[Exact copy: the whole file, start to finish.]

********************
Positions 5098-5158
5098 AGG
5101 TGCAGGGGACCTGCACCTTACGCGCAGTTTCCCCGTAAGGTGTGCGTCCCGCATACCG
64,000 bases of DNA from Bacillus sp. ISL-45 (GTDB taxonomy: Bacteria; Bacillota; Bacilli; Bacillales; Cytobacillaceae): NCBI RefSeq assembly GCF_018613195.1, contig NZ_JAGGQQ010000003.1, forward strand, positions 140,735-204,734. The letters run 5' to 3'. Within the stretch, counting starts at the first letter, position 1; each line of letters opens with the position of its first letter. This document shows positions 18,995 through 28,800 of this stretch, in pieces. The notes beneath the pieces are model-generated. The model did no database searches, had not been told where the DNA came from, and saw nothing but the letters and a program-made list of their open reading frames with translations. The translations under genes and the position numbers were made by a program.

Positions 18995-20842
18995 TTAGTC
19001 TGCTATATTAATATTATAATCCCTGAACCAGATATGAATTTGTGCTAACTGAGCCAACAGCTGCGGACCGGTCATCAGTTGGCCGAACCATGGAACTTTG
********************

Positions 5098-5158
5098 AGG
5101 TGCAGGGGACCTGCACCTTACGCGCAGTTTCCCCGTAAGGTGTGCGTCCCGCATACCG
64,000 bases of DNA from Bacillus sp. ISL-45 (GTDB taxonomy: Bacteria; Bacillota; Bacilli; Bacillales; Cytobacillaceae): NCBI RefSeq assembly GCF_018613195.1, contig NZ_JAGGQQ010000003.1, forward strand, positions 140,735-204,734. The letters run 5' to 3'. Within the stretch, counting starts at the first letter, position 1; each line of letters opens with the position of its first letter. This document shows positions 18,995 through 28,800 of this stretch, in pieces. The notes beneath the pieces are model-generated. The model did no database searches, had not been told where the DNA came from, and saw nothing but the letters and a program-made list of their open reading frames with translations. The translations under genes and the position numbers were made by a program.

Positions 18995-20842
18995 TTAGTC
19001 TGCTATATTAATATTATAATCCCTGAACCAGATATGAATTTGTGCTAACTGAGCCAACAGCTGCGGACCGGTCATCAGTTGGCCGAACCATGGAACTTTG